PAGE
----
Dade County Small Claims Court

Dade County Small Claims Court

What is a default judgment and why is it bad?

If the defendant fails to appear at the hearing or respond to the claim, the judge can issue a default judgment against the defendant. If a default judgment is entered, the plaintiff is awarded the amount that was requested in the claim along with court costs. An additional hearing by the court will be necessary if the plaintiff asked for something that does not have a specific dollar amount. The defendant has only thirty days to respond to the caim. Once this time period passes, the defendant is in “default.”

Dade County Small Claims Court

Dade County Small Claims Court

Small Claims courts are also called Magistrate Courts in Dade County. These courts are used to resolve disputes if the parties are unable to resolve the dispute.
The purpose of magistrate court is to resolve claims in an informal manner for any amount less than $15,000. The process is designed to be quick and inexpensive.

When will my hearing date be?

In Dade County, the court selects the hearing date after the defendant responds to the claim. The date for the hearing is usually fifteen to thirty days after the defendant files an answer.

What are the hearing procedures?

In some counties, the court requires both parties to attempt to resolve the case through mediation before the court will hear the case (if the mediation is unsuccessful). Mediation is a dispute resolution tool designed to try and resolve the case by meeting with an independent third party who can evaluate the case and try to reach a settlement that is agreeable to all parties. Even if mediation is successful, a plaintiff can still seek to recover court costs. In the event the mediation does not resolve the claim, the case will proceed to the hearing. The court takes in evidence and provides for all parties for an opportunity to present their case. When all parties are finished presenting their evidence, the court will render a decision. The judge may award damages to the plaintiff, defendant, or both depending on the facts of the case.
If the plaintiff fails to appear at the hearing, the court may:

  • Allow the defendant to present evidence and render a decision without hearing from plaintiff
  • The court can continue the case to a later date
  • Dismiss the case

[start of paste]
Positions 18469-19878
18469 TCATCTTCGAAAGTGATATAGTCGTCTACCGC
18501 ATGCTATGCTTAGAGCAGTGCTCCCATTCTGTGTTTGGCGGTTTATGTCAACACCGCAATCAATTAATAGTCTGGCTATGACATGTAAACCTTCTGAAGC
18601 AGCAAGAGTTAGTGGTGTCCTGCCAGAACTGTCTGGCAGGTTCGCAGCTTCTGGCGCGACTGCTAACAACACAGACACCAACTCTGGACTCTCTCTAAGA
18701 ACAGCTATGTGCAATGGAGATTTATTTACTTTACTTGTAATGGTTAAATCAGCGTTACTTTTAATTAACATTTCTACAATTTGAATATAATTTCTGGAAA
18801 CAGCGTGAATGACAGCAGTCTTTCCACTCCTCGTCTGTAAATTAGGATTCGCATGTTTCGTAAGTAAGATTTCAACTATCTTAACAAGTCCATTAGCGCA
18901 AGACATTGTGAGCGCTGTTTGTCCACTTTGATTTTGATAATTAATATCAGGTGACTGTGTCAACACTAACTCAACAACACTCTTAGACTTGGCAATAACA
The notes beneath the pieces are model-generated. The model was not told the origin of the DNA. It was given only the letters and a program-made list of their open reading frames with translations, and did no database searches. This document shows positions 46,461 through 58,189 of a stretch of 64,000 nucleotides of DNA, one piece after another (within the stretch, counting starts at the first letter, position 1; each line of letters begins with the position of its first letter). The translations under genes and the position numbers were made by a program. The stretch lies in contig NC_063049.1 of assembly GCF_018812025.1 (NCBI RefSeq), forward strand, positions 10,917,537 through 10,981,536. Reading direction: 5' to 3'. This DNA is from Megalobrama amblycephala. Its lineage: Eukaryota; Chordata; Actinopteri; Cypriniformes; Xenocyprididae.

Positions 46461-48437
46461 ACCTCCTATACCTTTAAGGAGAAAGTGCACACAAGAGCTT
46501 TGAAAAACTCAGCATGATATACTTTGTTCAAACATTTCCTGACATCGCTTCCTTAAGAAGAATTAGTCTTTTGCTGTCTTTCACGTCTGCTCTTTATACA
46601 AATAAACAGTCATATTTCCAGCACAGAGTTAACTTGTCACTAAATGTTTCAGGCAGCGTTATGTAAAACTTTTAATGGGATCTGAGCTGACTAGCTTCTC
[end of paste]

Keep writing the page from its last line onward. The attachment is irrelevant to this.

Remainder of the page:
If the defendant does not show at the hearing, the court has the authority to grant a default judgment against the defendant. The name comes from the fact that because the defendant does not show, the plaintiff wins the case by “default.” We recommend making sure you attend the hearing regardless of whether you are the plaintiff or the defendant (regardless of whether you think the case is good or bad).

Defendant’s Counterclaim

The defendant is able to sue the plaintiff (this is called a counterclaim). The defendant can file this against the plaintiff’s original claim if the defendant’s claim is related to the plaintiff’s initial claim and the amount asked for by the defendant is less than $15,000. The counterclaim will likely be heard the same day as the plaintiff’s claim.

What types of cases are filed in Dade County Small Claims Court?

Here are some examples of common case types which are filed in Dade County Small Claims court:

  • A tenant refuses to pay for damages which are more than the security deposit
  • A landlord wants to evict a tenant for failure to pay rent
  • Renter moves out and Owner fails to return deposit
  • A merchant refuses to repair, replace, or refund faulty merchandise
  • Borrower refuses to pay back money which was loaned
  • Dry cleaning business damages or loses items and refuses to pay for damage or loss
  • Automobile shop conducts unnecessary repairs or work on your car
  • Filing Procedures for Dade Small Claims Court cases

    A plaintiff (person who starts the claim or lawsuit) must file a sworn statement with the clerk of the appropriate magistrate court. The sworn statement describes the charges made against the defendant (the person or business that is being sued by the plaintiff). At a minimum, the sworn statement should include the following facts: